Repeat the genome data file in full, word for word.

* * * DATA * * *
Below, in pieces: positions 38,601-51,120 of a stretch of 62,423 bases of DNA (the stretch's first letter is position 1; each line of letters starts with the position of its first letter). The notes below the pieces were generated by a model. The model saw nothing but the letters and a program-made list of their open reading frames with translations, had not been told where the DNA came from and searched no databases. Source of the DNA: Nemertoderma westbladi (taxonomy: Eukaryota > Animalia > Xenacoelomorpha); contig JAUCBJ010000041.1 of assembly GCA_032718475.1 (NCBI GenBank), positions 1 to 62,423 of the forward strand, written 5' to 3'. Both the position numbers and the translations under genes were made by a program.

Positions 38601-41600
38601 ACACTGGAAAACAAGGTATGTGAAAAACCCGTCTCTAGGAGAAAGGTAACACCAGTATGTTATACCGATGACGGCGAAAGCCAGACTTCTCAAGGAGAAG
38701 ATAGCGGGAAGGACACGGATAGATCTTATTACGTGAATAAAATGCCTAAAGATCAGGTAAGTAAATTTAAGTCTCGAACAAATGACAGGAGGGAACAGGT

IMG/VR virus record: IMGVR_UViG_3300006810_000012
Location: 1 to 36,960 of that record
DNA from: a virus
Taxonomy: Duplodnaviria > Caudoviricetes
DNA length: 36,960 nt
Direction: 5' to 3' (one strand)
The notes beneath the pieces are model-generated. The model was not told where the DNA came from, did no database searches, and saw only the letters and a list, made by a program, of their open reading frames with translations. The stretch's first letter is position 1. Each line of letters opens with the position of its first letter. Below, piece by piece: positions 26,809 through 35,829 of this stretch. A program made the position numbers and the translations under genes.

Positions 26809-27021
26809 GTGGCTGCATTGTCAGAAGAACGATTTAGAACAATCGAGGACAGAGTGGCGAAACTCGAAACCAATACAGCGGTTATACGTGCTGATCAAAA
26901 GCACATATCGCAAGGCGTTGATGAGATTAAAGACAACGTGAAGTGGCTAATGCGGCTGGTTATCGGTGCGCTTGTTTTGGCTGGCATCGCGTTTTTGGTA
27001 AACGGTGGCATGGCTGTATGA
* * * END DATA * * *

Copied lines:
Below, in pieces: positions 38,601-51,120 of a stretch of 62,423 bases of DNA (the stretch's first letter is position 1; each line of letters starts with the position of its first letter). The notes below the pieces were generated by a model. The model saw nothing but the letters and a program-made list of their open reading frames with translations, had not been told where the DNA came from and searched no databases. Source of the DNA: Nemertoderma westbladi (taxonomy: Eukaryota > Animalia > Xenacoelomorpha); contig JAUCBJ010000041.1 of assembly GCA_032718475.1 (NCBI GenBank), positions 1 to 62,423 of the forward strand, written 5' to 3'. Both the position numbers and the translations under genes were made by a program.

Positions 38601-41600
38601 ACACTGGAAAACAAGGTATGTGAAAAACCCGTCTCTAGGAGAAAGGTAACACCAGTATGTTATACCGATGACGGCGAAAGCCAGACTTCTCAAGGAGAAG
38701 ATAGCGGGAAGGACACGGATAGATCTTATTACGTGAATAAAATGCCTAAAGATCAGGTAAGTAAATTTAAGTCTCGAACAAATGACAGGAGGGAACAGGT

IMG/VR virus record: IMGVR_UViG_3300006810_000012
Location: 1 to 36,960 of that record
DNA from: a virus
Taxonomy: Duplodnaviria > Caudoviricetes
DNA length: 36,960 nt
Direction: 5' to 3' (one strand)
The notes beneath the pieces are model-generated. The model was not told where the DNA came from, did no database searches, and saw only the letters and a list, made by a program, of their open reading frames with translations. The stretch's first letter is position 1. Each line of letters opens with the position of its first letter. Below, piece by piece: positions 26,809 through 35,829 of this stretch. A program made the position numbers and the translations under genes.

Positions 26809-27021
26809 GTGGCTGCATTGTCAGAAGAACGATTTAGAACAATCGAGGACAGAGTGGCGAAACTCGAAACCAATACAGCGGTTATACGTGCTGATCAAAA
26901 GCACATATCGCAAGGCGTTGATGAGATTAAAGACAACGTGAAGTGGCTAATGCGGCTGGTTATCGGTGCGCTTGTTTTGGCTGGCATCGCGTTTTTGGTA
27001 AACGGTGGCATGGCTGTATGA